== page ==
Car4Leasing Explains the New Capital Allowance Changes

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On the first of April, Capital Allowance changes are being imposed, which will affect the prices of cars being leased across the UK.

On the first of April, Capital Allowance changes are being imposed (HMRC http://www.hmrc.gov.uk/tiin/2012/tiin2146.pdf), which will affect the prices of cars being leased across the UK. There are two bands of cars within a range of Co2 emissions that will be affected. The early indications are that prices will increase on a vast amount of cars and we have already seen jumps of between £10 and £18 per month.

  •     Cars with Co2 Emissions of 131 g/km to 160 g/km will have their allowances reduced from 18% to 8%.
  •     Cars with Co2 Emissions of 110 g/km or less will have their allowances reduced from 18% to nothing.

This will not directly cause any difficulties for people wanting to lease, but it does mean that the finance companies will be able to claim less or no tax relief on the purchase price of the vehicles, which will result in a net increase in monthly rentals.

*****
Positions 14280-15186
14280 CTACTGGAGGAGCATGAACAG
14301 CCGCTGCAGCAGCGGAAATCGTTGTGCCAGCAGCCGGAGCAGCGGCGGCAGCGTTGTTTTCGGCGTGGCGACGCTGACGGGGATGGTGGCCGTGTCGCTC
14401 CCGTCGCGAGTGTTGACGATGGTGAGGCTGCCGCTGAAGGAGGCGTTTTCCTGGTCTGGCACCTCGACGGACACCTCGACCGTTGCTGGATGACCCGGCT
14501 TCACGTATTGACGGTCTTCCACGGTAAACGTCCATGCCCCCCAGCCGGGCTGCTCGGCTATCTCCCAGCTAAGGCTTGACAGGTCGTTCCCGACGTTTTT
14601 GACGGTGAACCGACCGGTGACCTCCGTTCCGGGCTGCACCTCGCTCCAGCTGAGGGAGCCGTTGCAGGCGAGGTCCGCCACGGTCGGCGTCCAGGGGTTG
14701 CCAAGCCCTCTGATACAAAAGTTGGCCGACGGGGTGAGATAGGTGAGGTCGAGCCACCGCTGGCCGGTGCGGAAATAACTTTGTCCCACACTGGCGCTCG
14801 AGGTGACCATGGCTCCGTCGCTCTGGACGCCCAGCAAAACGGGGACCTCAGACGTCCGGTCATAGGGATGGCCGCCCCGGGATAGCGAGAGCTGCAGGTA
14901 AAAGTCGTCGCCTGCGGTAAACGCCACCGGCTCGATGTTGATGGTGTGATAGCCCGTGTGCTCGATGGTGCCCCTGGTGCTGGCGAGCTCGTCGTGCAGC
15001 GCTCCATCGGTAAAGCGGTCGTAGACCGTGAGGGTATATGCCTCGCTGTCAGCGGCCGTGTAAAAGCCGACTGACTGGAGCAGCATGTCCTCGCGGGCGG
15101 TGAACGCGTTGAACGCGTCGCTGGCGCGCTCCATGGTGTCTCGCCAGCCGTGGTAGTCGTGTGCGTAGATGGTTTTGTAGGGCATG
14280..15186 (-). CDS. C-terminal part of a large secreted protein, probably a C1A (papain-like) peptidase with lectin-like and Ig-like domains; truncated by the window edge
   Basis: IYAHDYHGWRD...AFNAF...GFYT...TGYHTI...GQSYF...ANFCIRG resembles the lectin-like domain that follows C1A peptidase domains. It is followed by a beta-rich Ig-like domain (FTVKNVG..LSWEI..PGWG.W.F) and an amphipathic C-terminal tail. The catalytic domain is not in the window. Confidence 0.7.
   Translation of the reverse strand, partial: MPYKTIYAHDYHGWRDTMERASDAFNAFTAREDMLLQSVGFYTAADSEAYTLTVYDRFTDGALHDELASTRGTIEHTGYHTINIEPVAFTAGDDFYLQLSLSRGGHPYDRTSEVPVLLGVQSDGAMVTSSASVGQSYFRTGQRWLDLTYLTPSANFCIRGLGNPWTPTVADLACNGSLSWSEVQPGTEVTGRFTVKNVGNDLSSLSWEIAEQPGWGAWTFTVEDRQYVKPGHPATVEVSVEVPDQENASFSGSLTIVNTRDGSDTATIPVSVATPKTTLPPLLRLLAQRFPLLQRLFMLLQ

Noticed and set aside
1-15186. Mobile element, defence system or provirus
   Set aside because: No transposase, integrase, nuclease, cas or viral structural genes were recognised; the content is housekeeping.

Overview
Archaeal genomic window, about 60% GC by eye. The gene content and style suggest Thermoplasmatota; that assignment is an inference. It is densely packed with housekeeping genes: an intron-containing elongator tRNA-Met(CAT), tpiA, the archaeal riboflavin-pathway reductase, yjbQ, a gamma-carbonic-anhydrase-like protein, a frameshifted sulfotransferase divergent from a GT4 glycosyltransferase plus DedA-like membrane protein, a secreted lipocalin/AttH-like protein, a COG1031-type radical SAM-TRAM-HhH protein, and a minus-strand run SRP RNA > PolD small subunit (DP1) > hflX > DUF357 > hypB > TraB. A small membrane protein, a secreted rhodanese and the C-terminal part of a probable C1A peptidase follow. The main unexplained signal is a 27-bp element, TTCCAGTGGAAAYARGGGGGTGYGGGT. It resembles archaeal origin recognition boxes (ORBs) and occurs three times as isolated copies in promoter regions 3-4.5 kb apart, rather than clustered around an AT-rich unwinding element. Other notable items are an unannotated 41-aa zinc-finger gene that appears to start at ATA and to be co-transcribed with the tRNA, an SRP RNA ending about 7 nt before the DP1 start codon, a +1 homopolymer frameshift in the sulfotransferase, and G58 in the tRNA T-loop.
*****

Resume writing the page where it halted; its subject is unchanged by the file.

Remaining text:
The Managing Director from Car4Leasing (http://www.car4leasing.co.uk/) had the following to say on the issue. “The year on year increase in personal car leasing and continued strong figures for company car leasing leaves little doubt that this change will directly affect the pocket of a large percentage of new car customers in the UK. The more fuel efficient green cars are the worst effected and this could widely be viewed as a stealth tax on the ever popular choice of an environmentally friendly car. A customer in London taking a car with a low Co2 to avoid congestion charge will now be penalised for having done so.”

Owing to the fact that the changes do not come into effect until the 1st of April 2013, all new cars leased by the 31st of March 2013 will not be affected. From the 1st of April 2013 onwards there is likely to be an increase in car leasing of vehicles within the Co2 ranges that remain unaffected.

This may also be a hard blow for manufacturers who have spent years reducing Co2 emissions on their vehicles to comply with green targets and government pressure. They have spent millions of pounds in investing in improved technologies to increase the fuel economy of cars and save the purse of the consumer, and with leasing making up large amounts of new car sales, this small tax is directly targeting those vehicles.

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Barry Mainstone
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